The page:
The ninth annual East Austin Studio Tour (also known as E.A.S.T.) kicks off tomorrow. It's a free, self-guided tour of more than 150 artist studios east of I-35. E.A.S.T. runs from Saturday, November 13 until Sunday, November 21.
KUT News talked to Shea Little, founder of E.A.S.T. and director of the non-profit that runs it, Big Medium. He talked about the tour's origins and the cruel irony of how helping artists contributes to the gentrification that could one day price them out of their own neighborhood.
KUT News: What made you decide to launch the East Austin Studio Tour?
Shea Little: We had recently moved to the east side back in 2002, and had started meeting some artists in the area. We had our studio on the east side and thought, "This is a great area. There's a lot of activity. Let's open our doors and promote each other." It was just like a networking, cross-promotion, and awareness activity.
KUT News: How much has it grown?
Little: It started in 2003 with 28 studios on the first tour, and then the next year I think it grew to 40. Then it was 60, then 80, then 100. It's been growing very rapidly every tour up until this year when it's actually plateaued. I think we've hit the saturation point. It's such a huge amount of artists and studios that I think it's good that it's plateauing. As of right now, I think we have about 150 studios, and in those studios there are about 340 artists showing their work.
KUT News: How do you curate the tour? Can anyone get on it?
Little: The basic curation is that you must fit a certain set of requirements. You have to be a visual artist, which is a gray subjective term, but you have to be an artist working in a studio in East Austin. That's the number one requirement to be considered as a studio on the tour.
Once you have a studio, you can have guest artists who are from South Austin or Dallas or wherever. The idea is that it will add some new flavor to the tour. But we really aren't picking artists on their work or judging them on anything besides these set of requirements. It's really an all inclusive event, and I think that's one of its greatest strengths. It's a community project and we're here to expose the huge spectrum of art being made in East Austin. It's from the professionals doing installations in the White House to people who just paint on the weekends and do whatever they can to make art but it's not their profession.
KUT News: What is it about East Austin that seems to foster this artistic community, and how is that changing?
Little: It was interesting for us to get involved in this community because I grew up in Austin. My aunt is an architect here and she has her office in East Austin. She moved over when it was the notoriously but inaccurately named "bad part of town." But there's something about that label, the "bad side of town" that made this the perfect spot for artists, because it kept rents down. And in Austin's seemingly miniscule industrial history, this has been one of the few industrial districts, so there are warehouses and distribution centers that have the kind of set-ups that artists need: big buildings with little infrastructure. The rent is cheap and artists can move in and do their thing. East Austin, under all those different circumstances, became a haven for artists to come and set up shop.
As we started to do the studio tour, it drew out a lot of the people who had been here for twenty, thirty years in this area and working as artists. They finally kind of waved their flag and said, "Hey, I'm here making art. Come check me out." As soon as the studio tour came around, everyone embraced this idea of, "We are East Austin. There's a lot going on around here." I think that call-to-arms in such a creative and diverse neighborhood was just good timing and luck on our part.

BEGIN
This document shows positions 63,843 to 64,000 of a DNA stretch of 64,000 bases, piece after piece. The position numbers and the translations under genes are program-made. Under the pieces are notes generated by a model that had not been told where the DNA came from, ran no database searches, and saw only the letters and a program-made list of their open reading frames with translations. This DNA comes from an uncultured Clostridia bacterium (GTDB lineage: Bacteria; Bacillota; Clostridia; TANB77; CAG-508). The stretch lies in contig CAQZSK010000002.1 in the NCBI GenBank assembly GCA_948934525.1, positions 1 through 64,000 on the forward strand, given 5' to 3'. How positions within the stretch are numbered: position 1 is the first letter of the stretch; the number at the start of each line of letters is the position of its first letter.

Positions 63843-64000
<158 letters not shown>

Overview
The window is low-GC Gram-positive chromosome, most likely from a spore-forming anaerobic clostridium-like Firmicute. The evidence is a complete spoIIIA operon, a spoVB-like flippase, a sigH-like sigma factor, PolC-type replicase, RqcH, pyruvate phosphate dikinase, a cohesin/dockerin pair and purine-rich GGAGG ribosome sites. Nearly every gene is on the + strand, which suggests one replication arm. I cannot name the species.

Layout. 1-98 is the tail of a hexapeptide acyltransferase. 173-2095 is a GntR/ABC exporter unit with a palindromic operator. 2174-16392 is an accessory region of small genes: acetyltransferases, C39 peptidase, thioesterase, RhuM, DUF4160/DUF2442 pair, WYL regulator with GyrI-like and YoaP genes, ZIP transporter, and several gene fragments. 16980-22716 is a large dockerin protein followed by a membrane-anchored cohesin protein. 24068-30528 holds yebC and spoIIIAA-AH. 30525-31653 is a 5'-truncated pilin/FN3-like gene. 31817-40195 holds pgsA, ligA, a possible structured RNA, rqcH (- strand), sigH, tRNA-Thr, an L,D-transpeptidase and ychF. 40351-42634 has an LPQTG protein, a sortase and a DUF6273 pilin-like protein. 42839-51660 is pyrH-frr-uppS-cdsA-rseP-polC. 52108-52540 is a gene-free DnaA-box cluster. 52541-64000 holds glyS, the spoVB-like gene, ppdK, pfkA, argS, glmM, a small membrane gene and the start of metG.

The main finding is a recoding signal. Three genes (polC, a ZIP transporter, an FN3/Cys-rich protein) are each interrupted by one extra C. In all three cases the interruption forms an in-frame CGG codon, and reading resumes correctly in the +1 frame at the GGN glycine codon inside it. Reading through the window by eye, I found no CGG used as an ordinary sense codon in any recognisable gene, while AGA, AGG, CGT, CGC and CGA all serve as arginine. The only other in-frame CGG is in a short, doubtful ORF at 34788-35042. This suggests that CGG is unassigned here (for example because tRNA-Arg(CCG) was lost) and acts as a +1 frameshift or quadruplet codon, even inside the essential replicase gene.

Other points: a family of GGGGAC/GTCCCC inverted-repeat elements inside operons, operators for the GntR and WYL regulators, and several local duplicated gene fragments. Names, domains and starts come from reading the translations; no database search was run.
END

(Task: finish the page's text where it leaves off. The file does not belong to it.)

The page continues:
And some people are still scared to come over here. It feels like, "Oh my god, I'm going on this crazy adventure in my own city!" It's such a cool thing to break those stereotypes and get people over here and see what an amazing, culturally rich part of Austin this is.
KUT News: East Austin has been undergoing some rapid changes over the past few years with rising property values and more development. Do you ever think about the role of the studio tour plays into the gentrification that one day could price these artists out of the neighborhood?
Little: It totally makes sense and we've been thinking about it since we started. The studio tours are not a new thing, and gentrification is a very understood effect that happens to these parts of cities. While there are so many factors at play in gentrification, it looks like we will eventually be priced out of this area.
Things have changed so drastically since we first stepped foot over here, and I'm not going to claim that we are the one and only catalyst to the development of East Austin. It is such a ridiculously amazing part of town and so close to downtown that it was going to get developed. They kind of needed a catalyst to break the mold and get things moving in the right direction to get landowners to sell or develop things they've been sitting on. We certainly have a huge role in it, and we're kind of fueling our own fate by doing this.
But it is important for us to be seen in our community, and the side effect of gentrifying the area that we've become part of is sad. I think a lot of the feedback we've received from people who've lived their whole lives here or had generations of their families live here is that we're changing things, but ultimately for the better.
But now it seems like it's leaning towards getting rid of all the cool mom and pop shops that have been here for 40 years and turning them into law offices. I love the flavor of the neighborhood and don't want it totally wiped clean. You've got to keep it, but who's out there saying what you should keep and what you shouldn't keep?